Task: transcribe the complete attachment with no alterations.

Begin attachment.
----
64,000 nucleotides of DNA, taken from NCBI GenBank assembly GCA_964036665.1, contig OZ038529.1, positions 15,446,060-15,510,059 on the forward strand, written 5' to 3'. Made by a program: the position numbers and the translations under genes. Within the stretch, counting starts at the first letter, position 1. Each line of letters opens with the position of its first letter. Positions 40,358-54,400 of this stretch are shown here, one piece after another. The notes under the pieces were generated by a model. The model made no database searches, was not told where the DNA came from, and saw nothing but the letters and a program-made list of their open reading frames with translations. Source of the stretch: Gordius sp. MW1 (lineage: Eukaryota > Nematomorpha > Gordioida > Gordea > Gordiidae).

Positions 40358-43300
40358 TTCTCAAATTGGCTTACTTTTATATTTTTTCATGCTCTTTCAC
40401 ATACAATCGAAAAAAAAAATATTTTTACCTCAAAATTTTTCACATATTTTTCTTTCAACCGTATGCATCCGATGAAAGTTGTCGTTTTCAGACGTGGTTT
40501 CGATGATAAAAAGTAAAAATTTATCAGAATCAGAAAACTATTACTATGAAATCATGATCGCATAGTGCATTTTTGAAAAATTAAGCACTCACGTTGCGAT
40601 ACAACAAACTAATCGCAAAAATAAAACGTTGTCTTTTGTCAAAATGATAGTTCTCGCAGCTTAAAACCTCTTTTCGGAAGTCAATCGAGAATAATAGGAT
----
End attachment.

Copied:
64,000 nucleotides of DNA, taken from NCBI GenBank assembly GCA_964036665.1, contig OZ038529.1, positions 15,446,060-15,510,059 on the forward strand, written 5' to 3'. Made by a program: the position numbers and the translations under genes. Within the stretch, counting starts at the first letter, position 1. Each line of letters opens with the position of its first letter. Positions 40,358-54,400 of this stretch are shown here, one piece after another. The notes under the pieces were generated by a model. The model made no database searches, was not told where the DNA came from, and saw nothing but the letters and a program-made list of their open reading frames with translations. Source of the stretch: Gordius sp. MW1 (lineage: Eukaryota > Nematomorpha > Gordioida > Gordea > Gordiidae).

Positions 40358-43300
40358 TTCTCAAATTGGCTTACTTTTATATTTTTTCATGCTCTTTCAC
40401 ATACAATCGAAAAAAAAAATATTTTTACCTCAAAATTTTTCACATATTTTTCTTTCAACCGTATGCATCCGATGAAAGTTGTCGTTTTCAGACGTGGTTT
40501 CGATGATAAAAAGTAAAAATTTATCAGAATCAGAAAACTATTACTATGAAATCATGATCGCATAGTGCATTTTTGAAAAATTAAGCACTCACGTTGCGAT
40601 ACAACAAACTAATCGCAAAAATAAAACGTTGTCTTTTGTCAAAATGATAGTTCTCGCAGCTTAAAACCTCTTTTCGGAAGTCAATCGAGAATAATAGGAT